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straight vs angled scope ? (1 Viewer)

Kylie-bird... try using a straight scope to look high into trees (or at the night sky) and, unless you have a 7ft tripod, you'll appreciate the value of an angled one. I would only buy a straight scope if it was pocket-size, like a Kowa 502 and wanted to use it ad-hoc and sans tripod, like when primarily hiking, or from a car.
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Kylie-bird... try using a straight scope to look high into trees (or at the night sky) and, unless you have a 7ft tripod, you'll appreciate the value of an angled one. I would only buy a straight scope if it was pocket-size, like a Kowa 502 and wanted to use it ad-hoc and sans tripod, like when primarily hiking, or from a car.
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try looking from a cliff top at sea birds below ;) ,swings and roundabouts(y)
 
good luck trying to find a bird with scope rotated

It's no different to finding them at any level with an angled scope - it's a simple enough skill.

Plus, with a rotating collar you can share a view with another person, sitting, crouching or lying beside you, without moving yourself, the tripod or scope. Try that with a straight scope. ;)
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That's what a rotating collar is for. ;)
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Yep. See attachments.

Paddyluke: Finding birds is a matter of practice ... 😁 WA eyepieces work better than narrow zooms obviously.

BTW, can you show us how you observe birds of prey circling high above you with a straight scope? :cool:πŸ™ƒ:cool:

Hermann
 

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    Nikon Fieldscope_125206.JPG
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It's no different to finding them at any level with an angled scope - it's a simple enough skill.

Plus, with a rotating collar you can share a view with another person, sitting, crouching or lying beside you, without moving yourself, the tripod or scope. Try that with a straight scope. ;)
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it'll be more difficult to find a bird with angle scope rotated,if upright you can find the line of the bird but not so when rotated, when purchasing a scope you do not want to consider any one else using the scope you are paying for
 
it'll be more difficult to find a bird with angle scope rotated,if upright you can find the line of the bird but not so when rotated,

Like I said, and Hermann agreed, subject acquisition is a simple enough skill to master... but many angled scopes (like Swarovski) have a sight-finder.

when purchasing a scope you do not want to consider any one else using the scope you are paying for

I enjoy sharing with whoever I'm birding with and the collar can make that easier. Handy... if you have friends. ;)
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Some people will want to consider who else might be using their scope. But regardless of how you use your scope, it's another aspect of birding for OP to consider.
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All we can do is point out the pro's and con's of each style and let the OP consider what is best for their particular use - hide work, looking at birds on cliffs, on the ground etc. and then consider their own best way forward to view what they want to see.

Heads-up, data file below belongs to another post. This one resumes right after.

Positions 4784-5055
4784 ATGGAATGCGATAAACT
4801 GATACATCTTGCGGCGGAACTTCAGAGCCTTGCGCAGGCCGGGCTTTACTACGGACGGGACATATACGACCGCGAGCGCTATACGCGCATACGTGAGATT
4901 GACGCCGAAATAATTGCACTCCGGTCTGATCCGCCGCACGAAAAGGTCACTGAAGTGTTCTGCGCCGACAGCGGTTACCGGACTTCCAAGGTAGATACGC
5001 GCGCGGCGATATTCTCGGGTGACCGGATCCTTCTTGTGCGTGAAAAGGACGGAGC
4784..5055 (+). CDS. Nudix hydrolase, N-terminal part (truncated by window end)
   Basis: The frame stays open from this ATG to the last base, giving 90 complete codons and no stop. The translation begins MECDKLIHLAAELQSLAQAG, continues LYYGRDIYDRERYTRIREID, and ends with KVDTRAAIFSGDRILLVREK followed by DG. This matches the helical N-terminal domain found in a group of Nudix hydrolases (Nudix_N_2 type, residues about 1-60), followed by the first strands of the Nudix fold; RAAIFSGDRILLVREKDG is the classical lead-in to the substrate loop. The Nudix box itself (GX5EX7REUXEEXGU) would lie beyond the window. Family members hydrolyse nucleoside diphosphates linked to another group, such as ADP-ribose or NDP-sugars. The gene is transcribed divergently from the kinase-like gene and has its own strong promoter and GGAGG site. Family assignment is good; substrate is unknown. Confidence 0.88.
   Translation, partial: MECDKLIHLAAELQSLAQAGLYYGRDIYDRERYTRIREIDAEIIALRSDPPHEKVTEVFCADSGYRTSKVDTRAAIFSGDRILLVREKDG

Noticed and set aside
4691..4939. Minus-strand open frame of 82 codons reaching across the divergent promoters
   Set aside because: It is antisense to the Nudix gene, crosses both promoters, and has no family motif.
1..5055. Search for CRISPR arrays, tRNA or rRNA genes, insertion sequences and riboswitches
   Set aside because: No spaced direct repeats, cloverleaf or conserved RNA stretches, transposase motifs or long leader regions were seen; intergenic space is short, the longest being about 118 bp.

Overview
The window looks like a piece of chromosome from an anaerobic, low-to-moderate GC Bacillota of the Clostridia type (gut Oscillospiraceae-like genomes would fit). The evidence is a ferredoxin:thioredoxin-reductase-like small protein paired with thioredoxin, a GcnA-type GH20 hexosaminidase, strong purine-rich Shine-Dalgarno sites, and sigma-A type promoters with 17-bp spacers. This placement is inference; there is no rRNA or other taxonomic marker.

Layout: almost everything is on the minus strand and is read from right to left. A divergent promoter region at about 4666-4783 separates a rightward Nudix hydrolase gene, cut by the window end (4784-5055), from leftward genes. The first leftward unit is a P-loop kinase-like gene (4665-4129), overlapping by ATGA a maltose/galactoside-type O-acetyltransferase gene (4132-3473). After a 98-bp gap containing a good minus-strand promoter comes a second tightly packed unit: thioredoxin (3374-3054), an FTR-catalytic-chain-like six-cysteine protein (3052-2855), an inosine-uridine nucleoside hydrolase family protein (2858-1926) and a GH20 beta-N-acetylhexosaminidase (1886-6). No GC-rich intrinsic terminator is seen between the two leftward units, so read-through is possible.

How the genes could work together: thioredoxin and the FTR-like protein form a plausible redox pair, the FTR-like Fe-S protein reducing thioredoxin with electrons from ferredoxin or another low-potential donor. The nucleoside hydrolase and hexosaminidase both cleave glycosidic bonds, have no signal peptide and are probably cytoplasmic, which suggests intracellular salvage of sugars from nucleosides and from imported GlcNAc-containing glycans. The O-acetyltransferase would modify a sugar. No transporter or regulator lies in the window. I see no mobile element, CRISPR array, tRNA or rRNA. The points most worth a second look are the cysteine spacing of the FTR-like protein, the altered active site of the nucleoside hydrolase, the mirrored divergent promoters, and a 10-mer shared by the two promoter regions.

There is no right or wrong, just whatever is best for you.
 
Some people will want to consider who else might be using their scope. But regardless of how you use your scope, it's another aspect of birding for OP to consider.
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so if you are considering spending hundreds if not thousands of pounds on a scope then you will consult your mates first to see what they prefer???
 
I mean, I am an angled scope user, but I can't say it's easy to find stuff in rotated collar mode... It's better to have the feature than not to, mind you, but I don't think it's a thing most angled scope users find themselves reverting to all that often.
 
Yep. See attachments.

Paddyluke: Finding birds is a matter of practice ... 😁 WA eyepieces work better than narrow zooms obviously.

BTW, can you show us how you observe birds of prey circling high above you with a straight scope? :cool:πŸ™ƒ:cool:

Hermann
BTW, can you show us how you observe sea birds below when you are high above on cliff top with an angled scope? :cool::):cool:
 
BTW, can you show us how you observe sea birds below when you are high above on cliff top with an angled scope? :cool::):cool:

Hermann has already had the courtesy to reply to this question - #26 - with his images showing the ergonomics of how a rotating collar enables viewing at all angles.

In a thread called: 'Straight vs Angled Scope?', I'm sure people new to scopes will find the images informative, especially as the orientation of the eyepiece in the two images demonstrate that you can sit behind or to one side of the scope - the latter being particularly useful when you're on a slope.
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Hermann has already had the courtesy to reply to this question - #26 - with his images showing the ergonomics of how a rotating collar enables viewing at all angles.

In a thread called: 'Straight vs Angled Scope?', I'm sure people new to scopes will find the images informative, especially as the orientation of the eyepiece in the two images demonstrate that you can sit behind or to one side of the scope - the latter being particularly useful when you're on a slope.
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i know exactly how a rotating collar works on an angled scope, i also have a Nikon Fieldscope EDIIIA
 

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